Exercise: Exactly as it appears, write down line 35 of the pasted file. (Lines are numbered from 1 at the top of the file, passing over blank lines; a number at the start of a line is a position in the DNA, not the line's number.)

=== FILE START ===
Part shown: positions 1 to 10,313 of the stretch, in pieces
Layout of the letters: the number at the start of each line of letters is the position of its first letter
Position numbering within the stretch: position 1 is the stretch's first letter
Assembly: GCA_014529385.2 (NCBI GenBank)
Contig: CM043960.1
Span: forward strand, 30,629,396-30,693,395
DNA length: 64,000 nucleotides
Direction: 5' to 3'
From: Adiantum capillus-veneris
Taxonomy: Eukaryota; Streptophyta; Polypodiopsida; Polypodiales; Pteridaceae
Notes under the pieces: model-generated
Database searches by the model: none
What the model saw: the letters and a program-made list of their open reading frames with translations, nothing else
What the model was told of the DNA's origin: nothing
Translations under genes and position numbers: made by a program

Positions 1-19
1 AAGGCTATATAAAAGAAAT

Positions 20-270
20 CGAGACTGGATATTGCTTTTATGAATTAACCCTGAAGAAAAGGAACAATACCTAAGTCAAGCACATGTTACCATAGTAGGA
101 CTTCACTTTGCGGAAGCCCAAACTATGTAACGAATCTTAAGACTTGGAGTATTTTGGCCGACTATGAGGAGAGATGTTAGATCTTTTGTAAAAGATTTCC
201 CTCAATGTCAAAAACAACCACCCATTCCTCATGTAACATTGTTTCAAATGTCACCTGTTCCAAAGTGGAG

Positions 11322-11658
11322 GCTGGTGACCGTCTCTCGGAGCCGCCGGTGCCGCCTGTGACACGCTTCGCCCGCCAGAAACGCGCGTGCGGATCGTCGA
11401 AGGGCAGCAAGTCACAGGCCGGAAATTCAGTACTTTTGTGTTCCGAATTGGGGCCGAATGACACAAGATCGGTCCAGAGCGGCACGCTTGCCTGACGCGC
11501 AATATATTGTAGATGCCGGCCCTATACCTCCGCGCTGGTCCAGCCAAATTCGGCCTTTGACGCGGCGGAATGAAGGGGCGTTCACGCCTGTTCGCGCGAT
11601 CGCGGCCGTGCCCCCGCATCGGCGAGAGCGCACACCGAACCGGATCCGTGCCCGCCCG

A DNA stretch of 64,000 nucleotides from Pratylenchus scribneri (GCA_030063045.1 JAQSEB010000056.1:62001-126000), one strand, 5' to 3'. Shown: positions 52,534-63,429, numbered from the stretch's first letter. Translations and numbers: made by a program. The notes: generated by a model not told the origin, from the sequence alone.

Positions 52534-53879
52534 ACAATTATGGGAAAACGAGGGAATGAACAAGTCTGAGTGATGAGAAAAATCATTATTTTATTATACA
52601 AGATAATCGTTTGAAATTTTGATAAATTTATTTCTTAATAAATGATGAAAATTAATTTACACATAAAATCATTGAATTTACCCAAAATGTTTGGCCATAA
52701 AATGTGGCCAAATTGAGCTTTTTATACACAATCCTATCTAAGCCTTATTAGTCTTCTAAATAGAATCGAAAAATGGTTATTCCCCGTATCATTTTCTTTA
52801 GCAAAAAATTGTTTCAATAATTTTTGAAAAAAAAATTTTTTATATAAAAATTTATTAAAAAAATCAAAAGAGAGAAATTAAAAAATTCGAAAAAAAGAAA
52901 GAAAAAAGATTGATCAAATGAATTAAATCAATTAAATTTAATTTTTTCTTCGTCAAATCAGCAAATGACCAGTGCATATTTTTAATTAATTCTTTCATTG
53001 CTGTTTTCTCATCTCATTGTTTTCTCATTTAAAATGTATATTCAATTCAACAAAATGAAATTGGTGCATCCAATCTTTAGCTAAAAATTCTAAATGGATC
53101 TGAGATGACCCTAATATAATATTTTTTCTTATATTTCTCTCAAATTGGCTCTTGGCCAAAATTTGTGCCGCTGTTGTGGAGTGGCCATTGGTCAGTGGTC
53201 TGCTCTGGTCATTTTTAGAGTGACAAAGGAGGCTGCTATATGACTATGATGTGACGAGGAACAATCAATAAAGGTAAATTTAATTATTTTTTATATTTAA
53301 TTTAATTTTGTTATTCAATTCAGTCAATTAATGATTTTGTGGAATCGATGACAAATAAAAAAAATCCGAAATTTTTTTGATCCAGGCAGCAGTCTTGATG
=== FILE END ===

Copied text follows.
53101 TGAGATGACCCTAATATAATATTTTTTCTTATATTTCTCTCAAATTGGCTCTTGGCCAAAATTTGTGCCGCTGTTGTGGAGTGGCCATTGGTCAGTGGTC